In the song “mirrorball” Taylor Alison Swift sings, “I want you to know / I’m a mirrorball / I’ll show you every version of yourself tonight.” Peering up at the ceiling inside Leonidas Cafe Chocolaterie in Evanston, Illinois, I noticed a disco ball hanging high above my head. “She wasn’t kidding,” I thought to myself, before putting down my fork and knife. No longer interested in indulging in the végétarienne crepe I ordered, I realized I was hungry for something more. I pushed my plate aside and penned the following:
What is it about Taylor Swift that can mobilize millions of human beings to go to such great lengths to watch her performances? What is it about her that could move so many people to masquerade as her, dressed in costumes reminiscent of her past eras? And perhaps, most importantly, how does she reflect aspects of ourselves that are yearning to be released from glass cages? Aspects, or shards of ourselves, we’d like to piece back together?
Taylor Swift’s “Look What You Made Me Do,” performed live at Raymond James Stadium, on April 15, 2023.
These were the questions I grappled with in early August, as I reflected on the closing of the first leg of Taylor Swift | The Eras Tour, where Taylor announced the rerecording of her fifth studio album, 1989. Having anticipated the rumored announcement, I stayed up late to watch the livestream. While doing so, I analyzed the potential meanings and metaphors instilled in the tour visuals, lyrics, and song choices. Furthermore, I reflected on my participation as an audience member during her April 15th show in Tampa Bay, Florida. Today’s date is Friday, October 13th. As I gear up to see TAYLOR SWIFT | THE ERAS TOUR Concert Film on opening weekend at my local AMC theater, I find myself asking those same questions. Having prepared another Swift-inspired outfit, I wonder what eras I will see emulated in the fashion choices of movie-goers this evening.
Friday the 13th is a day associated with horror, bad luck, and superstition. A day riddled with connotations of broken mirrors, black cats, masked monsters, and ladders too dangerous to pass through. The imagery associated with Friday the 13th thereby evokes this feeling of being engaged in an avoidant trapeze act of sorts, wherein we must live in a constant state of fear. When we contextualize Taylor Swift’s life and work within what we can gather about her character, however, another story is told. Taylor Swift reflects to her fans this notion that it is possible to face their demons head on, rise up from the dead (Alexa, play “Look What You Made Me Do”), take control of their narratives, and reinvent themselves, time and time again.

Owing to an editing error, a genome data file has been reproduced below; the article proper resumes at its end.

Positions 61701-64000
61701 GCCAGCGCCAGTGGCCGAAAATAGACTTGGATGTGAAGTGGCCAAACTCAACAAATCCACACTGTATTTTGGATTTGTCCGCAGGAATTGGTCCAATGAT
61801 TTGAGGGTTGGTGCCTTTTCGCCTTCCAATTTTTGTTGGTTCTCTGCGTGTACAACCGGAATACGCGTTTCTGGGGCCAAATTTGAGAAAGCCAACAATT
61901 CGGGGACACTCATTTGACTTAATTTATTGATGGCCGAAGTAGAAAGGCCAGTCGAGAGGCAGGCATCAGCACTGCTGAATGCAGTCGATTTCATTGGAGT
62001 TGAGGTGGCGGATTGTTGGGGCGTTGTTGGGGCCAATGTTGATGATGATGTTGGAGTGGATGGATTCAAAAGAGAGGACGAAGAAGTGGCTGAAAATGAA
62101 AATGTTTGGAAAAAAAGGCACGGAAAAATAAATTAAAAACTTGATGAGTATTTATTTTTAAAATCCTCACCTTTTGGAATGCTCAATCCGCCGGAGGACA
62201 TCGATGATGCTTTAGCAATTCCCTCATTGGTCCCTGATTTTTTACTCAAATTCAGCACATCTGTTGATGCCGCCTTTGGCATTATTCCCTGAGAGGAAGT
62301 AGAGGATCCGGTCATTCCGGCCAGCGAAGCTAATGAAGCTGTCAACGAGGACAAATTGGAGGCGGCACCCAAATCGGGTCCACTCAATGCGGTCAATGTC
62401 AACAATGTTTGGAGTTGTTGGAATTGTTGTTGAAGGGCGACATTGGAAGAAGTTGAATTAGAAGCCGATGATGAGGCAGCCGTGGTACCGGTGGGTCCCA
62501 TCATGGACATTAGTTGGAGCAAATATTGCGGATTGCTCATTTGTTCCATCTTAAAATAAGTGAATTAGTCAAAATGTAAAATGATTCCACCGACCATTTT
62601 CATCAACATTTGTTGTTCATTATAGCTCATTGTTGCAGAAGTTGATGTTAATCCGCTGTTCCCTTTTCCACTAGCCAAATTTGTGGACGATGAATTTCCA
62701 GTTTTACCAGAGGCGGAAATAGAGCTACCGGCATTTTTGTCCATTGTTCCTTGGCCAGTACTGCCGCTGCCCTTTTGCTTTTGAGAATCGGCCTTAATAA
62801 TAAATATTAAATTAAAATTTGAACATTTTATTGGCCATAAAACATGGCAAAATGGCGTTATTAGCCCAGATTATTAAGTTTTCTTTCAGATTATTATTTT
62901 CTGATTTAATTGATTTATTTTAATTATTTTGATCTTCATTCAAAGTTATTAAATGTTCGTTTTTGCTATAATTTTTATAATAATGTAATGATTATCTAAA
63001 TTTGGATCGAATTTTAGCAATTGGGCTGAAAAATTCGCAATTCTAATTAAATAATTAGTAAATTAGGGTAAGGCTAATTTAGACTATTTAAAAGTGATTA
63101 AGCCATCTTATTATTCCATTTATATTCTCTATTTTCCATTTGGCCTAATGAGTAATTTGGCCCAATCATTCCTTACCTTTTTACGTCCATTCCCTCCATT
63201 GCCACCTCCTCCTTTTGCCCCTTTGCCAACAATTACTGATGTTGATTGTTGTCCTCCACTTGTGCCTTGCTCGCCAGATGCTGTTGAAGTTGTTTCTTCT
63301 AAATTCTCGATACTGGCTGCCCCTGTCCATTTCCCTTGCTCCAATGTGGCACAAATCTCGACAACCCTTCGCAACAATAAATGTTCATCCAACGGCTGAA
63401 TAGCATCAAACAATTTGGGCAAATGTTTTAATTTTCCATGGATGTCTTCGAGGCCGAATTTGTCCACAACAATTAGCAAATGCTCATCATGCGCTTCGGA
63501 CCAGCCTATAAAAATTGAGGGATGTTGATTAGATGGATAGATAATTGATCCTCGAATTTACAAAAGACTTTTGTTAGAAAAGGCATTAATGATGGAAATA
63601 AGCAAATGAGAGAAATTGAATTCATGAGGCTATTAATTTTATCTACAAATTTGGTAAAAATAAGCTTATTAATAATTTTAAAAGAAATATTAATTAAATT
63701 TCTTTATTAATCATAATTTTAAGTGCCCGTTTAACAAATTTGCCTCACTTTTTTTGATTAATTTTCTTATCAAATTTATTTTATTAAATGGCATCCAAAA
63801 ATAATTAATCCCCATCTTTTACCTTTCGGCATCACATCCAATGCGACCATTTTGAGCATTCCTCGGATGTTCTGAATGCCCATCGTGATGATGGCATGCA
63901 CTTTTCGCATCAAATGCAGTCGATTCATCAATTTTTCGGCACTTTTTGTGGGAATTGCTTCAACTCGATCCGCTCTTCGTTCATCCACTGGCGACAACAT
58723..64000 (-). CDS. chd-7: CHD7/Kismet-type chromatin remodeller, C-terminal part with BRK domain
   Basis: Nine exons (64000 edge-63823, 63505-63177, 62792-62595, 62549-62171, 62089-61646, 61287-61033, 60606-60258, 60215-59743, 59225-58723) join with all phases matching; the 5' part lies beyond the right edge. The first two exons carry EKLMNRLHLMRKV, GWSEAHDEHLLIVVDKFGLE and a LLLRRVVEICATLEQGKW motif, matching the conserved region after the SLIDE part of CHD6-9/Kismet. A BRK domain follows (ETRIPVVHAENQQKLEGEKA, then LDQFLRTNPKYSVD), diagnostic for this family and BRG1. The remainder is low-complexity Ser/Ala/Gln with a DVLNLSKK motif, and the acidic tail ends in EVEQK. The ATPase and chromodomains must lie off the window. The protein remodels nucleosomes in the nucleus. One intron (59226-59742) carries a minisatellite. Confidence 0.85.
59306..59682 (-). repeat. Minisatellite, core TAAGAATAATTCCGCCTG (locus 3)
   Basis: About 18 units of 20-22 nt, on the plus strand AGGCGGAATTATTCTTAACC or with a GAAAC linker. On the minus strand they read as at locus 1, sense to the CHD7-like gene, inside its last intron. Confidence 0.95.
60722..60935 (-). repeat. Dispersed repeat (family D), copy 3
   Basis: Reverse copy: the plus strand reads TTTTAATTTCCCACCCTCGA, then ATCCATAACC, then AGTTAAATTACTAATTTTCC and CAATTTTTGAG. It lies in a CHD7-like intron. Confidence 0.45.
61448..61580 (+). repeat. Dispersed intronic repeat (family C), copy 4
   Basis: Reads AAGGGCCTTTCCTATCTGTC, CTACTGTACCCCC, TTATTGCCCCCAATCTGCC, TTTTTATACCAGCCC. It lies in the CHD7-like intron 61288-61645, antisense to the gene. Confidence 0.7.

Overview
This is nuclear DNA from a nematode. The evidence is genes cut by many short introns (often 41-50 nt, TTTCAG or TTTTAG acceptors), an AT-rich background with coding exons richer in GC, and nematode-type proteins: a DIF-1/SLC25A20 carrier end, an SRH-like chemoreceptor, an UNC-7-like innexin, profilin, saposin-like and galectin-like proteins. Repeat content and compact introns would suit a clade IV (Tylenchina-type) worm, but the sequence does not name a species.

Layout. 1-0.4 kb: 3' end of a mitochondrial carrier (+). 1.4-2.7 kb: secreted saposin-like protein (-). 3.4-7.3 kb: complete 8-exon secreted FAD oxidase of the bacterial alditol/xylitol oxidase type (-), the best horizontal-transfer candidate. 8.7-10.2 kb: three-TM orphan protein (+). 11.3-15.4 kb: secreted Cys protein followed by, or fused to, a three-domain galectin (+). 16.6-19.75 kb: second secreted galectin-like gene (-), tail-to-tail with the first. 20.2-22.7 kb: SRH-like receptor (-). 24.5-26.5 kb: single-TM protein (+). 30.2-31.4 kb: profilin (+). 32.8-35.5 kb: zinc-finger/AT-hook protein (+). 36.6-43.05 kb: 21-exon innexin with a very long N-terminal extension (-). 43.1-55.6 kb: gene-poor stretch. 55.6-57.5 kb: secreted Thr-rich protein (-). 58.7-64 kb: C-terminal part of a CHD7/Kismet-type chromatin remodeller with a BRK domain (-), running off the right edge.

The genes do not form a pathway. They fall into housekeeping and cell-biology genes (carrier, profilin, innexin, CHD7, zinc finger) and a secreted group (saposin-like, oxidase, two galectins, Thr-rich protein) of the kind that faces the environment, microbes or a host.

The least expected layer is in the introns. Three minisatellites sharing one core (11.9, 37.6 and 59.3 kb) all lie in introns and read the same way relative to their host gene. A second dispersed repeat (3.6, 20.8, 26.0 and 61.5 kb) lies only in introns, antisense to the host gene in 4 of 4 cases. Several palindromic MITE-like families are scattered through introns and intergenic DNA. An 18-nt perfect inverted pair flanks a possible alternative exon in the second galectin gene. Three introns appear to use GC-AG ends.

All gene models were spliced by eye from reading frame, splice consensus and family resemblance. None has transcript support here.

Consider, even now, Swift’s decision to bypass potential deals with Hollywood Studios, approach SAG-AFTRA to negotiate an interim agreement during the strikes, and cut a deal directly with AMC. Was that decision made to ensure that the film would play in theaters alongside the continuation of her tour? Or, was it a decision informed by the desire to stand with other writers and performers also fighting to obtain fair compensation for their intellectual and artistic property? Perhaps it was a decision made to ensure that her fans, who were unable to score concert tickets due to the Ticketmaster fiasco, would have the chance to experience the show co-currently. Is Taylor Swift using her art and positionality to fight the system from within? That is what I’d like to believe.
In “Midnight Rain,” Swift sings:
I guess sometimes we all get
Just what we wanted, just what we wanted
And he never thinks of me
Except when I’m on TV
Before I continue, I would like to state that this is an inquiry into an upcoming film I have yet to see. When we imagine Taylor as a character on screen (which we must, seeing as we don’t know her, not really), something different happens.
What is the difference between the relationship we may have with Taylor Swift (as a character) versus any other performer we may see playing a role on stage? Is there one? Is there not? How, and why, do we identify so heavily with these characters? When we speak of someone’s character, what are we actually saying? What roles do we play, what narratives do we identify with, and why?
In “Anti-Hero,” Swift proclaims:
It’s me, hi (hi), I’m the problem, it’s me (I’m the problem, it’s me)
At tea (tea) time (time), everybody agrees (everybody agrees)
I’ll stare directly at the sun but never in the mirror
It must be exhausting always rooting for the anti-hero
How many metaphorical mirrors have we broken throughout our lives? How has doing so, perhaps, altered how we see ourselves? What happens when we choose to reject the projections that have been placed upon us, and instead, take control of our own narratives? What does that decision actually look like? When the mirror is taken away, how do people see themselves? When, and for how long, do we gaze in the mirror? And, at what point, do we turn our heads to the sun and continue to move forward?
An act of reclamation in its own right, 1989 (Taylor’s Version) will be available to listeners in just a few short weeks. On October 27th, days before Halloween. Will we be seeing more Swift-inspired costumes? If I had to take a guess, I’d say yes. I suppose only time will tell.
The author invites you to ask yourself: What “Taylor Swift” era are you in and why? What are your thoughts, and what is your “costume” choice?
Today’s date is October 18, 2023. While this piece was originally published online on Friday the 13th, I recognize the timeliness of it, which led me here.
Perplexed by the question of time and tense, I walked to Charmer’s Café in Rogers Park for coffee and further contemplation. With headphones in, I listened to “Invisible String,” with many pauses, rewinds, and retracing of steps. “The 1,” came second.
How do we, perhaps, create our own footnotes?
How do we revise, edit, alter, or amend our narratives across space and time?